Tips for Civil Services examinations Civil Services examination This depends very much on what’s being selected and also on your organisation. The number of people to be involved can be quite a balancing act. Too few and it is hard to demonstrate fairness in the choice (plus there is great value in having enough people to review documents, check for assumptions, and so on). Too many and the team becomes unwieldy; matching diaries for meetings can be almost impossible, causing lengthy delays. The optimal number for a selection team is around four to six people. This gives you enough people to give a fair assessment of options, without having so many that the whole process becomes cumbersome. Bear in mind that you will have to arrange meetings with the whole selection team and this could include pitch meetings, visits to reference sites, and so on, which can be very time-consuming. But you may need a smaller or larger team. For example, a small organisation doing a straightforward selection could have a team of two or three people. Whereas a medium size organisation selecting a business critical system may need a selection team on the large side, perhaps up to eight people. So, how do you decide? There are a number of elements to consider:
Key stakeholders: Who will be using the system/civil service? Who will be managing it? Who will be affected by it? Are there different stakeholder groups that need to be represented? Level of change to the business: If the new system or service is going to cause a major change to a business process or to the way your business operates (i.e. its culture), you should normally involve more people in the selection, in order to increase the buy-in to the final solution. Business criticality: How critical will the new system or service be to your business? For example, a finance system is likely to be fairly critical, whereas a new supplier for stationery may be less so. Likely costs: For a system – how much is it likely to cost to buy, how much to implement it and roll it out, and how much to support it annually? For a service – what are the likely fees and is it for a one-off civil services examination or an ongoing one? If the latter, how long do you expect the initial contract to be? The higher the cost, the greater the level of governance – and likely, the number of people involved in the selection.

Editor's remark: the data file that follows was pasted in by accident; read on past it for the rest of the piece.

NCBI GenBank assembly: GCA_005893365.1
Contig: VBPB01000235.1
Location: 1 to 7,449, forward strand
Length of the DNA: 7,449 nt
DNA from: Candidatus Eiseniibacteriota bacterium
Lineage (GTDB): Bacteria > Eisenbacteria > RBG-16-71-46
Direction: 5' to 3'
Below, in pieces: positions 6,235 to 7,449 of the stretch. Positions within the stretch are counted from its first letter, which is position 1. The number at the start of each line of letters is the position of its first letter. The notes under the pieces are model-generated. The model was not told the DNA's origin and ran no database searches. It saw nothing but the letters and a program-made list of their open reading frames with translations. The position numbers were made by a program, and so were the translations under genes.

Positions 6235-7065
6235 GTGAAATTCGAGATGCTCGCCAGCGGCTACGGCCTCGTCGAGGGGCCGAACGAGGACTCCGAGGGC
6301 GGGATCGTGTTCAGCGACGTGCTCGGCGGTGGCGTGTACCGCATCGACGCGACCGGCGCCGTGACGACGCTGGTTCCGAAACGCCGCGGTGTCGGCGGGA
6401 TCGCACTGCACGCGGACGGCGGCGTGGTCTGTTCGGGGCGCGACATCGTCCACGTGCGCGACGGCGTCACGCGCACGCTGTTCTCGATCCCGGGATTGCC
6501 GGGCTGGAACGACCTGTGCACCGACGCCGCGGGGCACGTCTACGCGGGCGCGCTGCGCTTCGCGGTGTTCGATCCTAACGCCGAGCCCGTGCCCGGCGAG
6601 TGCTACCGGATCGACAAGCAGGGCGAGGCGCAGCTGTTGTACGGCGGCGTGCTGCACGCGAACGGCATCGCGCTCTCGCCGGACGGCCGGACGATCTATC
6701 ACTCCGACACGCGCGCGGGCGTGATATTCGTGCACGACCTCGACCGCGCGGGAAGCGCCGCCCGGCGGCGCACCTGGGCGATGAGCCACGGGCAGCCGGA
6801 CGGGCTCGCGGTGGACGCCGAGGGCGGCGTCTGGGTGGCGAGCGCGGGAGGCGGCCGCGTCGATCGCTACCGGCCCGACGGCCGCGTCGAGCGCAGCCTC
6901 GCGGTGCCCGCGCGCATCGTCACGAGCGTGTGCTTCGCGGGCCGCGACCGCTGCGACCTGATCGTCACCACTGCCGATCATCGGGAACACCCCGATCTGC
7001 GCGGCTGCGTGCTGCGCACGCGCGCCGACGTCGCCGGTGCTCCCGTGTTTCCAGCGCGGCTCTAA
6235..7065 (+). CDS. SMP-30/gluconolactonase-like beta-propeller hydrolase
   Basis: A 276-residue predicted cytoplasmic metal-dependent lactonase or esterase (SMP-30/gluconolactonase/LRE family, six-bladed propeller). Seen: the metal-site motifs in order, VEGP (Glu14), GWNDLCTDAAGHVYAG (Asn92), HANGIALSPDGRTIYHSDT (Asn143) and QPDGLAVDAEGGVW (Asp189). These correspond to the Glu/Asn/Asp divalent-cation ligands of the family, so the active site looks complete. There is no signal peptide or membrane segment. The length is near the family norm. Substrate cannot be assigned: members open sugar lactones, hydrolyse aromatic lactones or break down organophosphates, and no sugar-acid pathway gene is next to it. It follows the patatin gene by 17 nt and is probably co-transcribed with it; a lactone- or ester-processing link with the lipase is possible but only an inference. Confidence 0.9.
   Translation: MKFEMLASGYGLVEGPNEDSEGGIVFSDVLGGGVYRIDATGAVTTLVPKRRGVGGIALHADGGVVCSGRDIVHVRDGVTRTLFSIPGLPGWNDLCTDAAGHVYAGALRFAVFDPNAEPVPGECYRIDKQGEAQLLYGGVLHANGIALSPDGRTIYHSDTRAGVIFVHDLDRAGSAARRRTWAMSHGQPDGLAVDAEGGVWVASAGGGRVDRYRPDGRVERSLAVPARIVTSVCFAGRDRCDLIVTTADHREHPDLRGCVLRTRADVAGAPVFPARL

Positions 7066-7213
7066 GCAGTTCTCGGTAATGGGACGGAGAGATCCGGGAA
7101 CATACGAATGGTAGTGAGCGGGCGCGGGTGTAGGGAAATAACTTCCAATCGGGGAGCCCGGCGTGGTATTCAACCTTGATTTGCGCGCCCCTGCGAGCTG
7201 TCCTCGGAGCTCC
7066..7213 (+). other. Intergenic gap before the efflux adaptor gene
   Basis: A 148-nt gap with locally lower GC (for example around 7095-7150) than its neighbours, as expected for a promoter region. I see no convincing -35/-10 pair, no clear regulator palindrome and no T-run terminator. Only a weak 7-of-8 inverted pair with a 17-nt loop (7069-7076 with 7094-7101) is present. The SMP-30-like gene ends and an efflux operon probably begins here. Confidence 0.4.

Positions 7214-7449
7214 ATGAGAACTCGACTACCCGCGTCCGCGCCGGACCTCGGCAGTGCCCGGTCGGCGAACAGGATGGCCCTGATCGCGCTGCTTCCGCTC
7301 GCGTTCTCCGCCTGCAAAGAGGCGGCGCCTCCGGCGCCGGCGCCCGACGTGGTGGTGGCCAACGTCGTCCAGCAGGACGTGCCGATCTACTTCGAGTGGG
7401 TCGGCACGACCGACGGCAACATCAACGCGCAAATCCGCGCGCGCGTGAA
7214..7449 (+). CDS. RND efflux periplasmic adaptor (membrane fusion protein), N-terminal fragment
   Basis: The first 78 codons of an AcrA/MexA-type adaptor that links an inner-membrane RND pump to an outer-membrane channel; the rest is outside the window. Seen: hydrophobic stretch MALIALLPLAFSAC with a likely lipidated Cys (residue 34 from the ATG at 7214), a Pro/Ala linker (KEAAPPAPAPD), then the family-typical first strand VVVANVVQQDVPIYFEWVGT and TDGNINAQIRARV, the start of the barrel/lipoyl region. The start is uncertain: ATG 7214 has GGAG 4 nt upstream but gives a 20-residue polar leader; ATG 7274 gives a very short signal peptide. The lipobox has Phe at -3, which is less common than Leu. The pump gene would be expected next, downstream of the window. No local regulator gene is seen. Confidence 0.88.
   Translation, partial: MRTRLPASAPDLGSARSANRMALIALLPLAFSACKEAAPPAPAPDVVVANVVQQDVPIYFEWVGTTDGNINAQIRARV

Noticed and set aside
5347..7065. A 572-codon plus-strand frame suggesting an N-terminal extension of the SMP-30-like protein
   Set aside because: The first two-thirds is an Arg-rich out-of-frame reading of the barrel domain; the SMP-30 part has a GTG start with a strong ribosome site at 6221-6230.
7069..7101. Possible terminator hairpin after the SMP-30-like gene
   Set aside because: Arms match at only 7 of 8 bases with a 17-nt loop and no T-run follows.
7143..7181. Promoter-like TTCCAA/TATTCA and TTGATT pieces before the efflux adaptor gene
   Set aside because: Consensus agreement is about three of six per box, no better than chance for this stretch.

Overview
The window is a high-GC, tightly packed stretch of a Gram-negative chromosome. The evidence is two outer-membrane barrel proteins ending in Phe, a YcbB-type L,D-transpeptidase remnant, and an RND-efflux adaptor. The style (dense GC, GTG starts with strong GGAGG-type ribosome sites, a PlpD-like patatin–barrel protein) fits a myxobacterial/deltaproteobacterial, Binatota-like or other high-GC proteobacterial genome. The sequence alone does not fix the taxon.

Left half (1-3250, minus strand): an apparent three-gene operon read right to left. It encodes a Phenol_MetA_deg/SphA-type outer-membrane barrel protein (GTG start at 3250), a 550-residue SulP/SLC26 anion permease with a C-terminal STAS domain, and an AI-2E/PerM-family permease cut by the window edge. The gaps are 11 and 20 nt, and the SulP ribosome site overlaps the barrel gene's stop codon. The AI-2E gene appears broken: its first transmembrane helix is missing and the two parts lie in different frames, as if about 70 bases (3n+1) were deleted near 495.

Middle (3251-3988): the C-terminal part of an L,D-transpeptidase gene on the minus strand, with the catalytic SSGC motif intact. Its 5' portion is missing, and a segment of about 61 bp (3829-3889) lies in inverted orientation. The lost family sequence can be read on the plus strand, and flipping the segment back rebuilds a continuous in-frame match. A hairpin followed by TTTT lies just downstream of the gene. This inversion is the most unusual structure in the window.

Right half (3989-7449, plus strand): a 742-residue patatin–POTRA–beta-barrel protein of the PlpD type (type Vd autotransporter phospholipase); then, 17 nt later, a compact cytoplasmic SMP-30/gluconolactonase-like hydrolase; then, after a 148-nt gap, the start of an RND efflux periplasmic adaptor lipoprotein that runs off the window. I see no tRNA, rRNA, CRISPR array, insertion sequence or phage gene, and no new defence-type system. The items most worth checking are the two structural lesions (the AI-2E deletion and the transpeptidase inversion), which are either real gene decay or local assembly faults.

If these considerations mean that you really want to involve a lot more people, then one possible way to manage this is to have a core team that do the main selection activities, with each of these directly representing a number of other stakeholders. Each core team member will need to get input from, and report back to, those people they are representing. The above considerations will also affect the formality of the documentation produced during the selection process. If there are many people interested in the selection, itâ€™s useful to document the proceedings more formally, so that everyone can read the reports and have a chance to feed back any comments. You may also need to advise other stakeholders that the selection is going on, and keep them informed through the process. One example is your legal advisor (if you have one), as they will become involved once you get to the contract stage, and this is much easier if theyâ€™ve been kept informed of overall progress as you go.